By 1933, Ferrell was on his way out of Cleveland. He was getting expensive, and thanks to the Great Depression, Cleveland ownership was strapped. He had clashed with manager Roger Peckinpaugh, refusing to leave the mound after being relieved in the first inning of a game against the Red Sox. He had also thrown a great many innings for a young pitcher-1,104-and he was sidelined by a “sore arm” that year. The injury could have been anything, but the statistical record shows its effect: Ferrell’s K/9 dropped from an average of 3.8 in 1929-1932 (the league average was 3.2) to a minuscule 1.8. To continue, Ferrell would have to reinvent himself as a junkball pitcher.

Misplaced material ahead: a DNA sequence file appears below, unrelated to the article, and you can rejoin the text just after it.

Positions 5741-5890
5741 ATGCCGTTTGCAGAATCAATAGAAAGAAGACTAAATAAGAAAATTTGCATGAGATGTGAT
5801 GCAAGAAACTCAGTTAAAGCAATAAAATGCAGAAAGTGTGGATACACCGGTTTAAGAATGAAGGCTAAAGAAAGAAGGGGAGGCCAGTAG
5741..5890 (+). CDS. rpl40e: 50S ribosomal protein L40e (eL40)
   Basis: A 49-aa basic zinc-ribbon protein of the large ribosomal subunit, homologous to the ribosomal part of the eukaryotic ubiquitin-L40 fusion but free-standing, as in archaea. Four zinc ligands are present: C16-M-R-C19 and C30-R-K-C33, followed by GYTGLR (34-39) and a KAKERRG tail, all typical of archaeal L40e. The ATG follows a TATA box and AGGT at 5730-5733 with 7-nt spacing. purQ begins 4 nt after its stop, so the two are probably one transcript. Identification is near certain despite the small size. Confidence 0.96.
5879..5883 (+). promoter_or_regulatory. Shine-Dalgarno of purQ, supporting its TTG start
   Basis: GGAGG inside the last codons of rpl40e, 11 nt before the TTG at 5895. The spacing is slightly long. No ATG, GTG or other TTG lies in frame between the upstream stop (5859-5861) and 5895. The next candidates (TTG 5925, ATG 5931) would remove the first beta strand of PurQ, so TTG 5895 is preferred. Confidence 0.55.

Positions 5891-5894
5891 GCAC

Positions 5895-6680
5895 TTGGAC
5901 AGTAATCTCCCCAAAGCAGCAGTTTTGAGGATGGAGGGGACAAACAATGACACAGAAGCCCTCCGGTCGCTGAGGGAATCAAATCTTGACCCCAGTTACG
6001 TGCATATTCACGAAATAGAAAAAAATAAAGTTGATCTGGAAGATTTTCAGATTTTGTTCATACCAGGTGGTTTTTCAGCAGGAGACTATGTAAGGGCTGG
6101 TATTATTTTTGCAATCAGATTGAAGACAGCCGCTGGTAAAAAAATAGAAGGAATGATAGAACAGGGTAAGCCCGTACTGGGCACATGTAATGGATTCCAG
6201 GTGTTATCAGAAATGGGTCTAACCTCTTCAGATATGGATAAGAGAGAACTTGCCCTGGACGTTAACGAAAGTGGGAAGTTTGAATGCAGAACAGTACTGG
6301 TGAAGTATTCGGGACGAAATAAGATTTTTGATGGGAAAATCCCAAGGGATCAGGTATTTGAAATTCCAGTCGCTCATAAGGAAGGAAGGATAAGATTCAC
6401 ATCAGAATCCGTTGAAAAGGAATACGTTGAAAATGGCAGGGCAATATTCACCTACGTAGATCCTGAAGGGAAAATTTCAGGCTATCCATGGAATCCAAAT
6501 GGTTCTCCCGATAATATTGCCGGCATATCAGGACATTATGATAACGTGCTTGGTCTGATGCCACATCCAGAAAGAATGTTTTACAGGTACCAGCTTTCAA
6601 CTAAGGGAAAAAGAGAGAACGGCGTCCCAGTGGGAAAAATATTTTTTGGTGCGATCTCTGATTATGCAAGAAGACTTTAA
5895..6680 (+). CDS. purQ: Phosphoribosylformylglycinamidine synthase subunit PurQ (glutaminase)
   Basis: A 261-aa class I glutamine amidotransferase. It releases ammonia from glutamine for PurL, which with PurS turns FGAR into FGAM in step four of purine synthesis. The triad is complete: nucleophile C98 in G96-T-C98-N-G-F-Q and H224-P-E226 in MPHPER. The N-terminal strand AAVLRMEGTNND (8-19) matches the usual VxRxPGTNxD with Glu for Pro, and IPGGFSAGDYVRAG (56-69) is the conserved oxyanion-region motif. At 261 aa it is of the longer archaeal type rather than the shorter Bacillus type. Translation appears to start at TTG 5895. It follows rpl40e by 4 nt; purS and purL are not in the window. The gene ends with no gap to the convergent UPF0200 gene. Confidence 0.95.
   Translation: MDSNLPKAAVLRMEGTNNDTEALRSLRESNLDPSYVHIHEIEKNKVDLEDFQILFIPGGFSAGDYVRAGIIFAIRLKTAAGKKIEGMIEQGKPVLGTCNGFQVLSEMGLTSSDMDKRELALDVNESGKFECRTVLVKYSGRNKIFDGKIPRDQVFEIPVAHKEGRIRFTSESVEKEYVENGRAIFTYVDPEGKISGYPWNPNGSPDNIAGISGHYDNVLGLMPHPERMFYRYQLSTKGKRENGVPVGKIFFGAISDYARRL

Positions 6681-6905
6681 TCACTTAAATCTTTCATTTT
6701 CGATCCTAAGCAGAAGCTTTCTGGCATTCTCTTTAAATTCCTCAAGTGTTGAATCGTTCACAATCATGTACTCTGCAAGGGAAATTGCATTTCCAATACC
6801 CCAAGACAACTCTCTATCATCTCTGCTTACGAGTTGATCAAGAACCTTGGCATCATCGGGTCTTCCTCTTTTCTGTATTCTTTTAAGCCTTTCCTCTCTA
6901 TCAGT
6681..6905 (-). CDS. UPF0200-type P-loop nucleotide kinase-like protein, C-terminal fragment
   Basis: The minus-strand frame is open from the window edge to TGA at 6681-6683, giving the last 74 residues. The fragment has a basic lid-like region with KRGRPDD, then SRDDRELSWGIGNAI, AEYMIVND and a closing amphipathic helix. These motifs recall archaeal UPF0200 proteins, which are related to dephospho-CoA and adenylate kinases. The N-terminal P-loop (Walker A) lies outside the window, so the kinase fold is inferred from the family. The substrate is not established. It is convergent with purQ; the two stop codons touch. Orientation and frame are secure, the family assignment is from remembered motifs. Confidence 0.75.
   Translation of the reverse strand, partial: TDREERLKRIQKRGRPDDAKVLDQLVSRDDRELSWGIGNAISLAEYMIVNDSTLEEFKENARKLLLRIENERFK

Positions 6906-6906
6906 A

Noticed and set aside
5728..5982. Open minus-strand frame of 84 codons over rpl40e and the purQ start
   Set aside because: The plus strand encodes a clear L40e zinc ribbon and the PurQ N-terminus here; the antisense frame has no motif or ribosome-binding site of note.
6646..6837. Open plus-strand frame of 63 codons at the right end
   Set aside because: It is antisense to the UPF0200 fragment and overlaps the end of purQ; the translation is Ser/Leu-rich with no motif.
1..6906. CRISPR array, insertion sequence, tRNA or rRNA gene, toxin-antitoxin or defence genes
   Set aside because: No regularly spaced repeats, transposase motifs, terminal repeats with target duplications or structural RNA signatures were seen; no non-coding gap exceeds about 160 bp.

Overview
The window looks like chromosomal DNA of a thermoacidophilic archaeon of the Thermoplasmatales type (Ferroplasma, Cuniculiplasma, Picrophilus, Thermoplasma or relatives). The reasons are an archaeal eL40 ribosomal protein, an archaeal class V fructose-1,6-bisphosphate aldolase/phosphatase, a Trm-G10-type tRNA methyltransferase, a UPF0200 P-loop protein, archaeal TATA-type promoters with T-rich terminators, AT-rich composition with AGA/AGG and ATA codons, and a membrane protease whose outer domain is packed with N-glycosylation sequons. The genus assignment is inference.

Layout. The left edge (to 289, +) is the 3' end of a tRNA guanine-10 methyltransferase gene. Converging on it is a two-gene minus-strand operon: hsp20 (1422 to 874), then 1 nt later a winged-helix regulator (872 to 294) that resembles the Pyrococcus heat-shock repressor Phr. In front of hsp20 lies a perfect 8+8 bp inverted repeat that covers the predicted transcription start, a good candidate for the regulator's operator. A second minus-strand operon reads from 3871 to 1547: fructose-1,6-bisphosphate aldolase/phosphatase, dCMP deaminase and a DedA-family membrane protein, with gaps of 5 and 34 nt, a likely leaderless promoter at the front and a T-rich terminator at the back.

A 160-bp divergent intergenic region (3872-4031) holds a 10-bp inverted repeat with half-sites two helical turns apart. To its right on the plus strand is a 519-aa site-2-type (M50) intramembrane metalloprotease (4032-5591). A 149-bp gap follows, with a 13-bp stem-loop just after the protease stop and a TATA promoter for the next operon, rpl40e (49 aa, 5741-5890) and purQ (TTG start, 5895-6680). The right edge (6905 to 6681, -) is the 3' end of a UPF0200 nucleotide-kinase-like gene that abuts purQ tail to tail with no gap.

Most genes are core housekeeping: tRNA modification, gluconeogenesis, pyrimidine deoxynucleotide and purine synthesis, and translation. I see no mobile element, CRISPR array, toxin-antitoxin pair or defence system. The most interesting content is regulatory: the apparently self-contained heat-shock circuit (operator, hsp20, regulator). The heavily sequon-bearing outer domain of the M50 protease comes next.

He would do so as a member of the Red Sox. Ferrell held out in 1934, having been cut from an $18,000 salary to $12,000 in 1933, this after winning 23 games in ’32, but the Indians only offered him a $5,000 contract for 1934, prompting him to say he would “loaf for the next 30 years rather than sign.” With no progress through late May, the Indians finally dealt Ferrell and outfielder Dick Porter to the Red Sox (one of the few teams handing out cash) for pitcher Lefty Weiland, outfielder “Suitcase” Bob Seeds, and $25,000. Throwing to his brother Rick, who had become Sox property the year before, Ferrell bounced back quickly, going 14-5 in 26 games with a 3.63 ERA, more than run below league average, then reeled off his fifth and sixth 20-win seasons in 1935 and ’36.